The three films that uber-awesome foreign indie film distributor Film Movement is releasing om May 5, 2015 demonstrates the broad range and exceptional quality of the Movement catalog. Venezuelan film (and May 2015 selection of the uber-awesome Movement Film of the Month Club) "God's Slave," which is the subject of an upcoming Unreal TV review, is a fact-based thriller that gets into the psyches of a Islamic terrorist and the Israeli agent on his trail. The French film, which also is due for an Unreal TV post, "The Nun" is based on a historic novel regarding a reluctant new member of the titular profession.
Today's film "My Mistress" comes from Australia and is the first release from Omnibus Entertainment, which is the specialty imprint division of Movement, to reach this site. As typical for Movement films, "Mistress" is a terrifically enhanced version of a genre that American filmmakers typically do not handle as well. In this case, the film centers around the relationship between deeply troubled and typically horny 16 year-old Charlie and the exotic older woman who moves into the area.
The following clip, courtesy of YouTube, of the trailer for "Mistress" wonderfully conveys the erotic and overall art-house teen-drama themes of the film. It is equally great that these glimpses of sensuality tease you into wanting to see more.
Charlie is already a relatively angry (and quirky) young man when we meet him and when he first sees the titular character Maggie in a highly stressful moment for her. The angst of our young man increases on coming home to a traumatic discovery of his own. The role of his mother regarding that event contributes to the drama and reduces the effectiveness of her efforts to comfort her son.
The general adolescent crush that Charlie develops on Maggie develops into a much darker and more "Fifty Shades of Grey" style relationship on learning that the object of his affection is a professional dominatrix. His objective in having their relationship take that turn relate to his desire to have physical pain suppress his emotional torment.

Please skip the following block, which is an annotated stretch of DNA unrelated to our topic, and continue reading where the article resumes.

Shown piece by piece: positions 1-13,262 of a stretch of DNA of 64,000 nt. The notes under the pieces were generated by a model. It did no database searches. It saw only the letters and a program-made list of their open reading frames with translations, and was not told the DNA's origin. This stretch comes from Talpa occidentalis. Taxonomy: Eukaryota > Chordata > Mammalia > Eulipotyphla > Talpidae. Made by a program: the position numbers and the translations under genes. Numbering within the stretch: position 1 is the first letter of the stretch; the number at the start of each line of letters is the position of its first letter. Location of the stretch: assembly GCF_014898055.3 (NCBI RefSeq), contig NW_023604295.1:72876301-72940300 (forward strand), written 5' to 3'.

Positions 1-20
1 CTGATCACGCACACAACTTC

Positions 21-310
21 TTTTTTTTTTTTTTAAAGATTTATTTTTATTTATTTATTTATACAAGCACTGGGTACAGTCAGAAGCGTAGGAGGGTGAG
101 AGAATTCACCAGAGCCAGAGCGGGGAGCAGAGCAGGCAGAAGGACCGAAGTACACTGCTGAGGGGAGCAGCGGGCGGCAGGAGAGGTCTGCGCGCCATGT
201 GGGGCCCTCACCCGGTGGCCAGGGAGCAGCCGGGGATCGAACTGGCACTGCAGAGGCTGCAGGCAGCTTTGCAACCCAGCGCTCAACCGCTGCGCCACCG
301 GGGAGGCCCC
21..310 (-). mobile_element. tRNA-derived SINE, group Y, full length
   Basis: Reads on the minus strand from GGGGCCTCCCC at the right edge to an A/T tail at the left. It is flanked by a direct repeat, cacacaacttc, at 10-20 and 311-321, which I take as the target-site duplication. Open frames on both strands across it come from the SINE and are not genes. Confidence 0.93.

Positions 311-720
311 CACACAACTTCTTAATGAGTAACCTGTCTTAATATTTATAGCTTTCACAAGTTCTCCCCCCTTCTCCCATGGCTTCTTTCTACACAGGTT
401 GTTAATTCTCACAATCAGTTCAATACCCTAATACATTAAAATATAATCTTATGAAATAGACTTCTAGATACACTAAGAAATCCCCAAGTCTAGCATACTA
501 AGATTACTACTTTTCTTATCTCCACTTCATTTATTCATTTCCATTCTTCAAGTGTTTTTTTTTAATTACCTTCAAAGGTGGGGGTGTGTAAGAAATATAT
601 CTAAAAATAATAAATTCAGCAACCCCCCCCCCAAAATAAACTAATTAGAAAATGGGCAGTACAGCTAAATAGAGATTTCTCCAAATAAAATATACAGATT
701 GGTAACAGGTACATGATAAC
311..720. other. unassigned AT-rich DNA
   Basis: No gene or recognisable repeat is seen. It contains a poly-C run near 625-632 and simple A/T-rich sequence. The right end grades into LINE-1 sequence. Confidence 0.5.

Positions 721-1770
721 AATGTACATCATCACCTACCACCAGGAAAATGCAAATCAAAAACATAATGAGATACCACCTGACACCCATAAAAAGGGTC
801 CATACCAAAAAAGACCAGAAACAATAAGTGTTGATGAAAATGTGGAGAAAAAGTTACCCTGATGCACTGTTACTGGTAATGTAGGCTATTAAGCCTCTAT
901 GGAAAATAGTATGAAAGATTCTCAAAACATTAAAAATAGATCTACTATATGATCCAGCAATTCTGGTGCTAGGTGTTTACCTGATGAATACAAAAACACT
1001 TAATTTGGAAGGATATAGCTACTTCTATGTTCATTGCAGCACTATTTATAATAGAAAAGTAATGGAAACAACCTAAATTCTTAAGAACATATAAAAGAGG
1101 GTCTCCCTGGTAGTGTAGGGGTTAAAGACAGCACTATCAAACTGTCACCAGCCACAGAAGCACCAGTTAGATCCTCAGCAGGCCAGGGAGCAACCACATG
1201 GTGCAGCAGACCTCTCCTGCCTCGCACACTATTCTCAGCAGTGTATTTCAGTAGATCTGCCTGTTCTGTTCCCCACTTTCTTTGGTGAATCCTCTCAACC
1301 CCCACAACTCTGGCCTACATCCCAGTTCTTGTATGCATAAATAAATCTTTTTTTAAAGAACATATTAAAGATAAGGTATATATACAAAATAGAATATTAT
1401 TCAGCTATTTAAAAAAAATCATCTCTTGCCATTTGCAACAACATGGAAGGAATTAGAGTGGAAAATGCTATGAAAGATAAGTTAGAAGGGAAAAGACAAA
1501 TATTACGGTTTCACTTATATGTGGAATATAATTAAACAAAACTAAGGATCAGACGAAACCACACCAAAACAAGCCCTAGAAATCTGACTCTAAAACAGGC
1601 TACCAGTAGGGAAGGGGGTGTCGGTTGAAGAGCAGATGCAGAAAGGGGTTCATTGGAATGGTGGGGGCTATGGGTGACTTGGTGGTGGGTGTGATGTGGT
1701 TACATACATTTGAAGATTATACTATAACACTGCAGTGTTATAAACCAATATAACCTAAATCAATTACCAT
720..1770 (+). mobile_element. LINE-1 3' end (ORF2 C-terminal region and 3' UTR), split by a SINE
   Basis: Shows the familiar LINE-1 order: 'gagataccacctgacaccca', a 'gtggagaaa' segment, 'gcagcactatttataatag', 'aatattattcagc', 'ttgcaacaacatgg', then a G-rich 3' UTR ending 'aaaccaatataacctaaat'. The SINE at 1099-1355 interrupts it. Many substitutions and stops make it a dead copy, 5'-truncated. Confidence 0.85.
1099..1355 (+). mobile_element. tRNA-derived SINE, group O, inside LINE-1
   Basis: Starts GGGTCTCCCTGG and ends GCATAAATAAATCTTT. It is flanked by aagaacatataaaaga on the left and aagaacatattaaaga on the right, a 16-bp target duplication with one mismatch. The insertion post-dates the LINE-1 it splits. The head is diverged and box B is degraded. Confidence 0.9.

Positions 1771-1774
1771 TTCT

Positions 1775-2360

Once the charming persistence of Charlie wears down the resistance of a reluctant Maggie to give him a good hard spanking (and much more) that he does not deserve but arguably needs, they sit down to one of the most amusing tea parties ever. Our boy both literally and figuratively getting his lumps in this initial training session that is designed to whip him into shape is fall on the floor funny.
Another highlight involves Maggie allowing a highly amused and amusingly concealed Charlie to witness her conducting a session with a client. Seeing that middle-aged man dressed up whole getting dressed down to the charming delight of Charlie (who acts as if he is touring a magical chocolate factory) is one of the best of the film.
Of course, "Mistress" also places serious obstacles in the path of the oddly mutually satisfying relationship between Charlie and Maggie. A hunky regular client and Charlie's mother becoming involved present threats that overcoming requires discipline and/or true love.
Although well-known French actress Emanuelle Beart does an excellent job conveying the tremendous range of emotions that portraying Maggie requires, "Mistress" provides Charlie portrayor Harrison Gilbertson a terrific showcase for transitioning from child star to adult actor.
Gilbertson does a wonderful job with the efforts of Charlie to seem tough, to convey his angst, and simply to literally and figuratively bare himself for the camera in a similar manner as Leonardo DiCaprio in his early art-house films. For better or worse, Gilbertson likely will always be known as the guy who pleasured himself in the shower and took a good whipping in the dungeon in this film.
The DVD extra is a "making of" feature.
Anyone with questions or comments regarding "Mistress" is welcome to email me; you can also connect on Twitter via @tvdvdguy,